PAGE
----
At a critical juncture in the country's history, there is nobody to take charge and lead
Jonathan Eyal One could criticise the British for many things, but not for the stability of their political system, which routinely produced strong, decisive government.
No longer, for nobody seems to be in charge of Britain now. Prime Minister David Cameron has resigned, yet his replacement won't emerge for months, while the nation's currency and stock markets tumble. Opposition Labour party leader Jeremy Corbyn has been rejected by most of his MPs, but he refuses to go. Meanwhile, Britain's famed Parliament now resembles a mediaeval torture chamber in which top politicians either stab or get stabbed, while lesser politicians just get dismembered.
It is becoming increasingly clear that the referendum which resulted in Britain's departure from the European Union has unleashed a political revolution not experienced by the island state for at least a century. It is a typical, British-style revolution in which little blood flows and the monarchy, of course, remains untouched. But it's a revolution nevertheless, and one which leads into the unknown.
The EU referendum divided the nation between those wishing to remain in the EU and those wanting out. The vote also divided the English from the Scots, towns from the countryside and the young from the old. But the reality is that the EU referendum was only an attempt to paper over longstanding divisions within both the Conservative and Labour parties and, instead of doing that, it tore apart Britain's post-war political settlement.
Both of Britain's historic parties ultimately failed to reach a consensus on what Britain's role in Europe should be. The Conservatives, who brought Britain into Europe in 1973, initially hoped that EU membership would protect Britain's free markets, then under threat from socialism. And for precisely these reasons, Labour initially opposed the EU.
During the 1980s, however, the parties swopped roles: The Conservatives began to see the EU as a straitjacket on Britain's growing confidence and market economy, while Labour hailed the EU as the only protection trade unions had from Conservative capitalist reforms.
Yet as the new century dawned, one development made Europe toxic to everyone: mass migration, which brought an estimated 3.5 million EU citizens to Britain. For the Conservatives, hatred of the EU which made it impossible to control Britain's borders became an irrational obsession. And for Labour, the EU became a topic best avoided.
The economic case for EU migration was clear, but it was never articulated by the London-based elite. The result was that the left-behind voters, those marginalised by the EU, simply ignored both parties and voted to leave the Union. It was a disaster in the making for decades, but one which neither the Conservatives nor Labour foresaw.
Britain's political parties not only failed to provide leadership to the nation; they also failed to protect themselves from being hollowed out from within. The result is that, at precisely at this critical juncture in Britain's history, there is nobody to take charge.
The painful slap which Britain's electorate has just delivered comes on top of a historic decline for both big parties. As late as the 1990s, between 75 per cent and 85 per cent of the electorate voted either Labour or Conservative. But in the last two elections only 66 per cent supported the two giants of British politics; the last time either enjoyed a solid overall majority in Parliament was in 2001.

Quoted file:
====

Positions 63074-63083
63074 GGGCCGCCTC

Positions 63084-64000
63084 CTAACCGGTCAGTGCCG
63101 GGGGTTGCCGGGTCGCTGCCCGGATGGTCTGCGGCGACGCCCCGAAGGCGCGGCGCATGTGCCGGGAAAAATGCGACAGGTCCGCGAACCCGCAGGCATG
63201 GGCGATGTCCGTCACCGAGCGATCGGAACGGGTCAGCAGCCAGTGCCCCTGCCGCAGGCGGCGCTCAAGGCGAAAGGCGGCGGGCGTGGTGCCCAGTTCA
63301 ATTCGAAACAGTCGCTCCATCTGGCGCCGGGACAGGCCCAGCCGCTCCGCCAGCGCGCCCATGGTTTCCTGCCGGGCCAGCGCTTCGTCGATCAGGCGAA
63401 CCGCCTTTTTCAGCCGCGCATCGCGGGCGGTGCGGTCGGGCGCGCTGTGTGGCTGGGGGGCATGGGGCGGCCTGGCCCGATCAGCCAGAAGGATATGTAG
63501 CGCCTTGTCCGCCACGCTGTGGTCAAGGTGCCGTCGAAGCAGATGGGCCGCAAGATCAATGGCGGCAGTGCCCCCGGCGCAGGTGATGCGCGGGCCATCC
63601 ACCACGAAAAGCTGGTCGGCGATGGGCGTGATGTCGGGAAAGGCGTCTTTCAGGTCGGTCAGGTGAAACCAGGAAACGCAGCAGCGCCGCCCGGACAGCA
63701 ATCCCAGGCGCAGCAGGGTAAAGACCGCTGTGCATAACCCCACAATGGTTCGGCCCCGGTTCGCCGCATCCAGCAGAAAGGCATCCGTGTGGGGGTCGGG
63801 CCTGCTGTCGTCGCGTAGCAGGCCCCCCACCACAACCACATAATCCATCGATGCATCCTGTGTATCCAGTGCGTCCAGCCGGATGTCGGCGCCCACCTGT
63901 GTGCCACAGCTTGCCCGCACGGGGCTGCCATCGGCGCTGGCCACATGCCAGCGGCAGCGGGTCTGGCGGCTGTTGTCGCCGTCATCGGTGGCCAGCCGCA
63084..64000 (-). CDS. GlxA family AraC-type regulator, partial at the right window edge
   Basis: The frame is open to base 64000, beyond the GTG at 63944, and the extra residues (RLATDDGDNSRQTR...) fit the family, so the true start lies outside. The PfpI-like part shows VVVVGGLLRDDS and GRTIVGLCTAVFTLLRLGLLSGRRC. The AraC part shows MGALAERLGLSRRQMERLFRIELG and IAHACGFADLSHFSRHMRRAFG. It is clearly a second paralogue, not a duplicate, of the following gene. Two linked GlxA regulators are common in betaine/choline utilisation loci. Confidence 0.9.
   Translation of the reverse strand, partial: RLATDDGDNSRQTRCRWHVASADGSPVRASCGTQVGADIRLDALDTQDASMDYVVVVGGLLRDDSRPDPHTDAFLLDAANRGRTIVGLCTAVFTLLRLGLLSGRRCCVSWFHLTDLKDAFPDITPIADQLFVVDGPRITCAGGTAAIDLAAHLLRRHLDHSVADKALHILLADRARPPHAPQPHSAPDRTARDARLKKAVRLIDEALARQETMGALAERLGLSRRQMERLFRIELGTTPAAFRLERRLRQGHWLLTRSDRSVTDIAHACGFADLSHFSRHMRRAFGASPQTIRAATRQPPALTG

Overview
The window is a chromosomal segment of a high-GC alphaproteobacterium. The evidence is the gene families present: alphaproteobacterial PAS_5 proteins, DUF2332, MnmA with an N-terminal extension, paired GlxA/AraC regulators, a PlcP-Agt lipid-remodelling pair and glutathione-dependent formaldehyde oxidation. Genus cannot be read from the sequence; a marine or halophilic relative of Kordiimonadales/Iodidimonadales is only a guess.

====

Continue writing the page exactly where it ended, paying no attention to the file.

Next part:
The parties have responded to their decline with a variety of gimmicks borrowed from American political life. It currently requires not more than £3 (S$5.30) and about five minutes to join the Labour Party online, for instance, and membership gives one the chance to select the party's leader.
But instead of making parties more inclusive, it made them more freakish, since those who bothered to join were less and less representative of the broad electorate. That's why someone like Mr Corbyn, a bearded radical who seldom leaves the comfort of his expensive London home and is far more interested in the fate of left-wing revolutions in Latin America than the plight of workers in industrial north England, still leads Labour despite the fact that his own MPs won't even talk to him.
And this is also why someone like former London mayor Boris Johnson, a man who has never been a Cabinet minister and has never held one position for more than a few weeks, could be regarded as a senior politician and even a future prime minister.
Britain's political parties not only failed to provide leadership to the nation; they also failed to protect themselves from being hollowed out from within.
The result is that, at precisely at this critical juncture in Britain's history, there is nobody to take charge. Those who orchestrated Britain's rejection of the EU have disappeared from public view, fearing that they may be called to account for the lies they peddled during their campaign.
Meanwhile, the biggest controversy in London is not about the country's future but, rather, about the largely irrelevant technical detail on when Britain should formally notify the rest of Europe of its intention to leave.
Just about the only consolation is that, as matters currently stand, Britain's next prime minister is likely to be Mrs Theresa May, an experienced and sensible politician. If she takes over, the positions of both head of state and head of the central government, as well as the leadership of both Scotland and Northern Ireland, will all be occupied by women.
After decades of political mismanagement by mostly men, that is a good idea.
A version of this article appeared in the print edition of The Sunday Times on July 03, 2016, with the headline 'Political paralysis takes hold in Britain'. Print Edition | Subscribe
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